I worked at a very small design firm copy editing and proofreading financial PowerPoint slides from May through August 2019 at 1740 Broadway, the “MONY, MONY” building near Columbus Circle. I had an hour for lunch, so I roved about as far north as 72nd street and as far south as Duffy square. One of my walks brought me past Lincoln Center, at Broadway, Columbus Avenue and West 65th Street. It got me thinking about a trio of long-gone artifacts in the area that I discovered from 1999-2002, in the early years of FNY.
A teardown on the northwest corner of Broadway and West 64th revealed this huge ad for Hunter’s Baltimore Rye in 2002. The liquor was first distributed in Baltimore in 1860 by William Lanahan.
From the beginning, the brand exhibited aristocratic pretensions: The label and ads featured a man dressed in foxhunting garb astride a horse set to gallop with the hounds. [Baltimore Bottle Club]
The brand, along with other products, made the Lanahan family rich and Hunter Baltimore Rye was a popular brand of rye whiskey until the 1940s.
The Hunter Rye ad was painted on the side of the former Liberty Warehouse, which had a painted ad of its own above the whiskey ad. The Liberty Warehouse, which was built around 1902 (about the same time the ad was painted on the side of the building facing Broadway, also featured a 37-foot tall replica of the Statue of Liberty.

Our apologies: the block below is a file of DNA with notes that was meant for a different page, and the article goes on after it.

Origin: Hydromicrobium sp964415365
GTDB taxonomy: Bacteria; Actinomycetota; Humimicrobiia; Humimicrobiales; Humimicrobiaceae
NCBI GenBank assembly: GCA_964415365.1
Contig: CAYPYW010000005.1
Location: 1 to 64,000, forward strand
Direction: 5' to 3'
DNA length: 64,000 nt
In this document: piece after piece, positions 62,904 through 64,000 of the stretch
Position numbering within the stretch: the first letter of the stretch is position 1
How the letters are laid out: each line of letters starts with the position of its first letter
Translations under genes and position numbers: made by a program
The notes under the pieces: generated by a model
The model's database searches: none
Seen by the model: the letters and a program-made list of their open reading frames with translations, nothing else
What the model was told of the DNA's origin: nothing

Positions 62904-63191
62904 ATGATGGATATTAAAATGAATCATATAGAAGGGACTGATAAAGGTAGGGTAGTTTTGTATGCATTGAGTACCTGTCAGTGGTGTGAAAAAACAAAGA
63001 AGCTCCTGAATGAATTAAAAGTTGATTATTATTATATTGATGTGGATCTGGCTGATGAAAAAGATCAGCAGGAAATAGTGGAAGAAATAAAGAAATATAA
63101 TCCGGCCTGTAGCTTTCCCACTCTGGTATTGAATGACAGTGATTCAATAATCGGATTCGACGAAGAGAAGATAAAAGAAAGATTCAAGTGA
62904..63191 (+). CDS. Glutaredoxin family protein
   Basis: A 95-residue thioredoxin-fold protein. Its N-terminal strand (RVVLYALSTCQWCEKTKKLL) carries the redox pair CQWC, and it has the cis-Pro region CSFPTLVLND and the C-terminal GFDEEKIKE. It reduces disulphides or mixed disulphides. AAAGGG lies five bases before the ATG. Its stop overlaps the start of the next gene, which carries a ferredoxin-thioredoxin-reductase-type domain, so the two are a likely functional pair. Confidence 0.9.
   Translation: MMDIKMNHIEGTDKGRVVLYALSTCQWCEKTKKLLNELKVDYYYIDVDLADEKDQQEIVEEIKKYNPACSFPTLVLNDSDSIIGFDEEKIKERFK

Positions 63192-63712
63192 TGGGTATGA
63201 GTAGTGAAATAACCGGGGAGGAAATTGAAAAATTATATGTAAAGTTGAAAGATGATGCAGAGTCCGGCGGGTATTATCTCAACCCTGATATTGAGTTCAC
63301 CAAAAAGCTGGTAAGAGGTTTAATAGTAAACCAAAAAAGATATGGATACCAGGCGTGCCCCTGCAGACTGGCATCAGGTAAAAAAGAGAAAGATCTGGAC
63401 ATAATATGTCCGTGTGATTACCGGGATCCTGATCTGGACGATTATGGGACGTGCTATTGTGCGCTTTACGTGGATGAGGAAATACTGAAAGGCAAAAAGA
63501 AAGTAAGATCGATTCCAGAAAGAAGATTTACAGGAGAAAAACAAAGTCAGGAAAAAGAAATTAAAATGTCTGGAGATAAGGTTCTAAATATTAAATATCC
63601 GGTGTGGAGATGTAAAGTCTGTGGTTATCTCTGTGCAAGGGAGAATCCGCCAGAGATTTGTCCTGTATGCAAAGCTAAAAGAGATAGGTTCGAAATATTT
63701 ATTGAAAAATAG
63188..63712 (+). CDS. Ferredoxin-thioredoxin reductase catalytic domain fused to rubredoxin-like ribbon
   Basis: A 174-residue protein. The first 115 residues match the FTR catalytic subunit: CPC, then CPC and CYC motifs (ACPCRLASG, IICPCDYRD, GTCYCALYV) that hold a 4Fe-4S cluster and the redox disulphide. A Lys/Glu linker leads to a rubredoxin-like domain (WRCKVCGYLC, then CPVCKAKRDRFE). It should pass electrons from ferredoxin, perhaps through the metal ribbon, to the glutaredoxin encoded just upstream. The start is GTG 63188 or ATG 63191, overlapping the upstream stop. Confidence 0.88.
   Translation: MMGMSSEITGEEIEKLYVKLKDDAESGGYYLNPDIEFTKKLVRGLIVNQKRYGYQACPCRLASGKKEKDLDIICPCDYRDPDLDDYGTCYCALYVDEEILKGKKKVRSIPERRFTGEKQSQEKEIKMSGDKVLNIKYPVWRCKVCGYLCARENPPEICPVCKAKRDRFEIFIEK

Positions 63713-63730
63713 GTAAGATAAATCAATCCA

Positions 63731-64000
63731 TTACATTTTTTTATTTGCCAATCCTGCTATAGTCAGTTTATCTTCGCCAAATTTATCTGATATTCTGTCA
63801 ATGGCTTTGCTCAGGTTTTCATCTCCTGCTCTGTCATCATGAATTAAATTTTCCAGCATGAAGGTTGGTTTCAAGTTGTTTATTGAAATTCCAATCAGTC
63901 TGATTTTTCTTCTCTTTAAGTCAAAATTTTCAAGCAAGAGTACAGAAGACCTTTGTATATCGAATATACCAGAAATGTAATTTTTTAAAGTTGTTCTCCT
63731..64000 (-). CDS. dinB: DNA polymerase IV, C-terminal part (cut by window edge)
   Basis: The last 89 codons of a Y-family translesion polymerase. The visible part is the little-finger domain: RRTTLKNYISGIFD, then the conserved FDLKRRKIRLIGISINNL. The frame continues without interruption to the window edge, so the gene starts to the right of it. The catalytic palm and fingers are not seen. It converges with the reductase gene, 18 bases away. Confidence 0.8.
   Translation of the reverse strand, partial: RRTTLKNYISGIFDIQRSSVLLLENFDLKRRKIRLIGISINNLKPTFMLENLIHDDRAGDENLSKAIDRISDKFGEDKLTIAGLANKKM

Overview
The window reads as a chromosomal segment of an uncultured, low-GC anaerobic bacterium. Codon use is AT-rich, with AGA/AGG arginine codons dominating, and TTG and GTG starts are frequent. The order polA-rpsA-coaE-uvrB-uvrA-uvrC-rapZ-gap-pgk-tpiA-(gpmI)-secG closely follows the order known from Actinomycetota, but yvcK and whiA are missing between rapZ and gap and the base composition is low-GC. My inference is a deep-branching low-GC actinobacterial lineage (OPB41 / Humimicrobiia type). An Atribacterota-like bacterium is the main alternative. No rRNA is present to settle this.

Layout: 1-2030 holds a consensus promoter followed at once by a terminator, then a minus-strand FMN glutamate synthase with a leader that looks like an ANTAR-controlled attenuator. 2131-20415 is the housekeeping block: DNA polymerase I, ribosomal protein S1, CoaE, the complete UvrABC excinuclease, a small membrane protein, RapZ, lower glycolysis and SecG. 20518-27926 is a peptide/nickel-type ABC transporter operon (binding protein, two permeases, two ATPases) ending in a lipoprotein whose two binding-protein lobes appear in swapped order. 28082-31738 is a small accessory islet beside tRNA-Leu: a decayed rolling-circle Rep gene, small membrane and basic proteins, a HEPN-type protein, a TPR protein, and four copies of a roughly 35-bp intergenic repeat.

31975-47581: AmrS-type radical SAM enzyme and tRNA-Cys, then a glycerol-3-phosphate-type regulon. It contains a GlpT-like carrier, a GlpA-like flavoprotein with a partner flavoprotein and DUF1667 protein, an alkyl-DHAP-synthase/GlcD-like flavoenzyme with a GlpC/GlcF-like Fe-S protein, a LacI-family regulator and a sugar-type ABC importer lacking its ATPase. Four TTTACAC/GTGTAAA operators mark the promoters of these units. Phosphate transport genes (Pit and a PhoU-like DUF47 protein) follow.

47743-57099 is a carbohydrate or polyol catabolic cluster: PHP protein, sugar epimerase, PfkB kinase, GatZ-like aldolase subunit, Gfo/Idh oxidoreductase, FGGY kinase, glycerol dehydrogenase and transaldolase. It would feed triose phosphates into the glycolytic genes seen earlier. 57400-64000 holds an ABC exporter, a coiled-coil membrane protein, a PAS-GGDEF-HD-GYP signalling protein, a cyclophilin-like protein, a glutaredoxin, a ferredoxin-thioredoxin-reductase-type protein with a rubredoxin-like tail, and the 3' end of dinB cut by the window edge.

“Little Liberty” was built in 1902 by William Flatteau in Akron, OH and shipped to NYC, where it topped the Liberty Warehouse on West 64th Street near Broadway for almost a century. The condo went up in 2002, hiding the rye ad, but the statue was preserved and now stands in the parking lot behind the Brooklyn Museum near Prospect Park.
Lastly, Forgotten Fan Lisa Zaslow snapped this melange of painted ads on the buildings facing West 66th Street between Broadway and Columbus Avenue. The buildings are still in place, as are presumably the ads, but they’re obscured by another high-rise with a Century 21 store on the ground floor.
Omega Oil was an all-purpose liniment sold in the late 19th and early 20th Centuries. Colorful painted ads for the brand can still be found around town, but they’re getting fewer in number.
Columbia was a very old brand — I found an ad for Columbia Soup in a Harper’s from 1894.